The Purosangue definitely takes styling cues from other Ferrari models but blends all of these attributes together in a very different way. As we’ve mentioned it’s far lower than your ‘traditional SUV’ but also has those trademark Ferrari elements of a long bonnet and a short, sharp rear end.

The front lights look ultra sleek, too, while the light units at the back play closer to the ones you’ll find on the Roma. There are aerodynamic elements at play throughout the car, too, with clever inlets on the front wheel arches, for example, helping to channel air to ‘seal’ the front wheels in and make things as slippery as possible.

The Purosangue is a dedicated four-seater – there’s no option to have an extra chair placed in the middle of the second row. But that does mean that those sitting in the rear have got plenty of space to stretch out and relax, with the ‘proper’ sports car rear seats providing ample support. They can be folded flat, too, extending the Purosangue’s boot space. Plus, access to the rear is excellent courtesy of the forward-hinged doors which not only work well, but provide some real theatre too.

The material quality is, as you might expect, very good. But it’s the ergonomics and space that we find to be very impressive. Our only gripe here is with the large screen placed in front of the passenger – it controls media functions and can display performance data, but it can’t be used to input a destination into the navigation, which is one of the things that’d be really handy for someone travelling alongside the driver to be able to do.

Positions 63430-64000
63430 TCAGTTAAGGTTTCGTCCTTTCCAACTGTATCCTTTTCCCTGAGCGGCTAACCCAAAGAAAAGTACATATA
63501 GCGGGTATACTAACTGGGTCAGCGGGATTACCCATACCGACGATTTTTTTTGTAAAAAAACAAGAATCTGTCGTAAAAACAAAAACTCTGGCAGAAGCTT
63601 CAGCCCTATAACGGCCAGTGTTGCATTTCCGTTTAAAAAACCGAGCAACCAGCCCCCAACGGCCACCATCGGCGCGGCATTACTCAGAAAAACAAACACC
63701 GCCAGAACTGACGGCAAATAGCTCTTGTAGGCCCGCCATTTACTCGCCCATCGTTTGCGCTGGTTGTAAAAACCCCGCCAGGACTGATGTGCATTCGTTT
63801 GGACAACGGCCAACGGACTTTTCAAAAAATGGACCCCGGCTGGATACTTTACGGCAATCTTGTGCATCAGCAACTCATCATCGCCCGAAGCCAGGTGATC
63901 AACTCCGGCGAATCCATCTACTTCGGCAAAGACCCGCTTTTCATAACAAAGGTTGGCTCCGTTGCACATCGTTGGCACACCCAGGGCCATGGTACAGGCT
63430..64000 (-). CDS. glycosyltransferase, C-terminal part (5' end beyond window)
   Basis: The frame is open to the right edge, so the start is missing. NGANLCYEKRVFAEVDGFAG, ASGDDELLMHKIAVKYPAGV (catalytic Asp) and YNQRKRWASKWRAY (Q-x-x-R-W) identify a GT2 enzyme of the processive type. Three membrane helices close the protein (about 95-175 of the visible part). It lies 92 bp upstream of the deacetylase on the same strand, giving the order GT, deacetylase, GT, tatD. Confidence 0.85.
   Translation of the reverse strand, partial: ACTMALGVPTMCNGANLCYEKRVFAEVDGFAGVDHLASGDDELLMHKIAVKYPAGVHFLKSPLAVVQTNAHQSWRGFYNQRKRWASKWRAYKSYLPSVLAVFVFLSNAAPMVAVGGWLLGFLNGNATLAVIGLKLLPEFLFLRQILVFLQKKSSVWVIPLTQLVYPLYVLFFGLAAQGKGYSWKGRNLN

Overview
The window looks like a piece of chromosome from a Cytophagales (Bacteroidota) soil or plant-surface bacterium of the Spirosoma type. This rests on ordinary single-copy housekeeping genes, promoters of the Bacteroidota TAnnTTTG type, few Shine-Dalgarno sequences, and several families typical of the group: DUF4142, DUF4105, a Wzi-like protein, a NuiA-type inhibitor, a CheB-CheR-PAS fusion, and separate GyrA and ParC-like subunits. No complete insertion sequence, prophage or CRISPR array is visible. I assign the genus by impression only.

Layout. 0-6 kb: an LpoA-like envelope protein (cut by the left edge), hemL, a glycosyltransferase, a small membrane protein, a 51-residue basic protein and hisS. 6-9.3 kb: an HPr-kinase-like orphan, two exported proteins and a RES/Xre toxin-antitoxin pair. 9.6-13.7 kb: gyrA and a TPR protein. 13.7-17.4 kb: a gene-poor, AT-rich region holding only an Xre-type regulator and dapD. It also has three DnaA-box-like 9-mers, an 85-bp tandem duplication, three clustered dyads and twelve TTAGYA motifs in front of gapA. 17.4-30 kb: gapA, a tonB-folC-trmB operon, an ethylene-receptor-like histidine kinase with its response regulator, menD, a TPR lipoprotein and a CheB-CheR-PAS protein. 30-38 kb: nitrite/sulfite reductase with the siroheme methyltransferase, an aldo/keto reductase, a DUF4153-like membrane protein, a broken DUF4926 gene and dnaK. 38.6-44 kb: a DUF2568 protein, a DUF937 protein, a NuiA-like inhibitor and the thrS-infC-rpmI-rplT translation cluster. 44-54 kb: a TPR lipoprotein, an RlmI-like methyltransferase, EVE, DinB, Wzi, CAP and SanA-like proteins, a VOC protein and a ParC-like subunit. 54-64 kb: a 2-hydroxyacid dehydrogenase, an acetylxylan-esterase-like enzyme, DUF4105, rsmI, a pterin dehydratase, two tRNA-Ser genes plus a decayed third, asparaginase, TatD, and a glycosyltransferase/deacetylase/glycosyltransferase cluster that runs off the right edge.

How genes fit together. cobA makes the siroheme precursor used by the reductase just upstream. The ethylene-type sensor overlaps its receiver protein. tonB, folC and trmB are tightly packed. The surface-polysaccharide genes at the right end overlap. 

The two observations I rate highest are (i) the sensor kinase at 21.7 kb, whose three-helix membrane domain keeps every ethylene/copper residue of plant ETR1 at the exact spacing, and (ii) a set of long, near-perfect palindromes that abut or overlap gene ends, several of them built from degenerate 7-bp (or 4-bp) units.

The Purosangue is one of the most expensive cars of its type in the market today. The interior feels decidedly special, with the main screen ahead of the driver showing a huge array of data and features. The Purosangue relies on smartphone mirroring for navigation, too, but trying to operate Apple CarPlay – which is primarily designed to be accessed via touch controls – with the buttons on the steering wheel can prove a bit frustrating.

Those in the back get their own dedicated heating and ventilation controls accessed via a cool rotary dial, too, and there’s the same thing for those people in the front. Having proper heating controls is much easier than them being located within the mains screen’s menus, too.

It’s almost frustratingly hard to find fault with the Purosangue. Yes, it’s expensive and yes, it’s far from efficient, but as a proper driving experience – and one which allows you to bring passengers along for the ride in – it’s remarkable. That V12 engine may not be long for the new car market, but while it’s here it remains one of the great characters in motoring.

Against the current crop of performance SUVs, the Purosangue is easily the most agile and engaging, yet it can deliver this while also having the flip side of a comfortable and relaxing driving experience. It’s an impressive thing indeed.